4 Steps to Effective Networking on LinkedIn

LinkedIn is the leading professional networking siteWith 259 million members, LinkedIn is the leading professional networking site.

It used to be that the sole way for busy professionals to connect involved hustling at networking events – donning nametags and making forced introductions over brunch buffets and stale coffee. Anyone who’s attended these events, often hosted by local business associations, can tell you that many eat up valuable time while producing few valuable connections.

This all changed with the advent of social media. Today, it’s as likely you’ll meet a prospective partner, vendor or client for the first time through posts, likes and comments. All from the comfort of your office chair. And a vast majority of this virtual schmoozing happens on a single site: LinkedIn.

But LinkedIn is a job-seeking site, right? Not anymore. With 259 million members, LinkedIn is has evolved into an indispensable networking tool for business professionals in every industry.

LinkedIn membership is significantly higher than competing sites like Viadeo (55 million) and XING (10 million). And LinkedIn understood the value of this massive database early on. Besides its traditional job-seeking function, it’s branched out to become a central hub where professionals can trade insights, plan meetings and plant the seeds for real-world business relationships.

If you haven’t begun to leverage this powerful network already, here are four steps to get started.

Step 1: Conduct Searches & Research Profiles

On LinkedIn, there are several marketing tools to take advantage of that can help build a business. To get started, use the Advance LinkedIn Search Function and filters. A search for related industry players and prospects can quickly yield a list of people and businesses worth connecting with.

But you’ll still have to do a bit of digging. Browse through the profiles to learn more in-depth information about a company’s niche and needs, or a person’s area of focus. Follow those that most closely align with your business goals, and it could lead to invitations to connect offline.

Step 2: Join Group Discussions and the Influencer Publishing Platform

Join one of the thousands of groups to engage in discussions with business leaders and thinkers. These groups are typically arranged around a particular industry or profession, and members flock there to both dispense and soak up practical business advice. Asking thoughtful questions and or supplying helpful content in specific discussions establishes your authority while creating familiarity with new contacts.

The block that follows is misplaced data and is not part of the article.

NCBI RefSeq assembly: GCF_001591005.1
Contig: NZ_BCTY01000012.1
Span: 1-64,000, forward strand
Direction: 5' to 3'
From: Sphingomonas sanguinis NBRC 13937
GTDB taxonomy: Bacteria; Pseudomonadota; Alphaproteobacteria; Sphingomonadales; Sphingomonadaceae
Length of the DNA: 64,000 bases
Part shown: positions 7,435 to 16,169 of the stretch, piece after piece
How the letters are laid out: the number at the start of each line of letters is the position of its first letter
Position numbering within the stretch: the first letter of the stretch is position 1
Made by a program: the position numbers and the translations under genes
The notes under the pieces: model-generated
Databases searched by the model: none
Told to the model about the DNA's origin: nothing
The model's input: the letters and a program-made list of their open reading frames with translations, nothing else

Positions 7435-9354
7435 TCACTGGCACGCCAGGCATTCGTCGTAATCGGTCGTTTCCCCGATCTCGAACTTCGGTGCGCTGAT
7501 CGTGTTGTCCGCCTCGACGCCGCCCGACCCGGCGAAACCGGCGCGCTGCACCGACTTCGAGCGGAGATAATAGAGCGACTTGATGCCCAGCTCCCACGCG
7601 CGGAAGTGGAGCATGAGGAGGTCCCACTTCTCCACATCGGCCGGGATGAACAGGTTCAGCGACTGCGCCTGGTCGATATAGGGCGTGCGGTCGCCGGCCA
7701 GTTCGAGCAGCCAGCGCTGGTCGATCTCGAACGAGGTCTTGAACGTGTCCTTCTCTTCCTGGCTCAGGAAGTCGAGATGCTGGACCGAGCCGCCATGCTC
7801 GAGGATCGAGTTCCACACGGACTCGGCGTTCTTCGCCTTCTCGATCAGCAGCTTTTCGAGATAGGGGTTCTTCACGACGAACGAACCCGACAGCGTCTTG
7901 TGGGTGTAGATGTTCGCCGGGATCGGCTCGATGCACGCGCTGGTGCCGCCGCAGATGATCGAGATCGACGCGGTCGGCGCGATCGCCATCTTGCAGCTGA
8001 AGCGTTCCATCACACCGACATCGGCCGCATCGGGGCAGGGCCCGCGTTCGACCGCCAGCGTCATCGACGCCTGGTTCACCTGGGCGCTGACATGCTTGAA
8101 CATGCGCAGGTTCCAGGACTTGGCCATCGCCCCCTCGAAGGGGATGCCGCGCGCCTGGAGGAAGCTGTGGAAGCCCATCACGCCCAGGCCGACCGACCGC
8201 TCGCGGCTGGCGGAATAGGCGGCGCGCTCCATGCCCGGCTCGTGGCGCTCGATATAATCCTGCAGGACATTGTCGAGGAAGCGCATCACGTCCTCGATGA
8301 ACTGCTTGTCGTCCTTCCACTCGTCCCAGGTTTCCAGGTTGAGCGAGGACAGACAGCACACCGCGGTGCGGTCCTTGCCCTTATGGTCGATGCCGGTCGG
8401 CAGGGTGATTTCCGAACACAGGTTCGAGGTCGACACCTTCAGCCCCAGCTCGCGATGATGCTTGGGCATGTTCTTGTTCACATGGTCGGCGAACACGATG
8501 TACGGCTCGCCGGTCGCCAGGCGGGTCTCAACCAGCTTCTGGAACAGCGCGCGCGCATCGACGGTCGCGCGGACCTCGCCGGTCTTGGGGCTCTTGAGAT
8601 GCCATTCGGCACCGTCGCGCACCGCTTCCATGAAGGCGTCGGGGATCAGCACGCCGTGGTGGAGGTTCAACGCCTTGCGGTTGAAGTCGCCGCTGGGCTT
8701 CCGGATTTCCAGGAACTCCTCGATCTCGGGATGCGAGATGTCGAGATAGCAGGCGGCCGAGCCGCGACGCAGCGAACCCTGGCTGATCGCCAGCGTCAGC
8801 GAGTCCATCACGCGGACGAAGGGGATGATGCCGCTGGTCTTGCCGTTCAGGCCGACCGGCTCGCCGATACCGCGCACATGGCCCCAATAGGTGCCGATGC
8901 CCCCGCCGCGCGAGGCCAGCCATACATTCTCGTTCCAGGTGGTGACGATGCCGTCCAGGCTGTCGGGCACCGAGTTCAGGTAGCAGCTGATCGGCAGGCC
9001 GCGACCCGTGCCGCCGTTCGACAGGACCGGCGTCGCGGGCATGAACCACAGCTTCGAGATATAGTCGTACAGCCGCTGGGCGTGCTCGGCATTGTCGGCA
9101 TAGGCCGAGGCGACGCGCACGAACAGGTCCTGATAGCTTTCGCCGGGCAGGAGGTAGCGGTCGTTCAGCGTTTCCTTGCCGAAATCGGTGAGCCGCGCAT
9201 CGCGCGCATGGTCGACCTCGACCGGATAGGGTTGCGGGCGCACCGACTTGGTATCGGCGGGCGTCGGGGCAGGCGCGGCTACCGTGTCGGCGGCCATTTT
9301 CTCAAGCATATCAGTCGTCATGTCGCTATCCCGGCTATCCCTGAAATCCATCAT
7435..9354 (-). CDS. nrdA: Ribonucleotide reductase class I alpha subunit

Just recently, LinkedIn opened up its Influencers Publishing Platform to 25,000 members and will roll it out to the entire membership over the next several months. In the past, this platform only allowed a handful of influencers selected by LinkedIn to contribute blogs. Now it allows all of its members to blog on important topics to the whole network – original content that’s also added to their professional profiles. Any LinkedIn professional can share expertise with the entire LinkedIn network and develop a following across the entire site.

According to LinkedIn: “The average Influencer post drives more than 31,000 views and receives more than 250 likes and 80 comments. By any measure, this is a remarkably high level of engagement for digital content.”

Step 3: Brand Your LinkedIn Profile

Obviously, the posts and the name you make in group discussions can lead considerable traffic to your LinkedIn Profile page. So your profile should illustrate a clear brand message, as well as information on the people who run the business. Include all links to your business website here, plus a header image that mirrors your wider branding. (Note: This is strictly a professional site and content and photography should reflect this as well.)

Step 4: Track the Competition

While you’re busy making allies, don’t forget to keep an eye on your competitors. They’re active in this space, too, searching for the same valuable connections and intel. Use LinkedIn as a way to check in on them: their blog posts, their new hires, the new initiatives they’re touting and their opinions on industry trends. It’s a simple way to learn more about the people, direction and branding strategies of your competitors.

You can spend vast amounts of time researching companies and contacts on LinkedIn to better understand your industry. Use it to lob questions, build leads or get a look-see on the competition – but remember, all social media can become a time suck if you let it. Schedule this virtual networking the same way you would any other marketing activity, and follow up with real-world action and face-to-face meetings.

Maybe even a brunch buffet and a cup of coffee or two.

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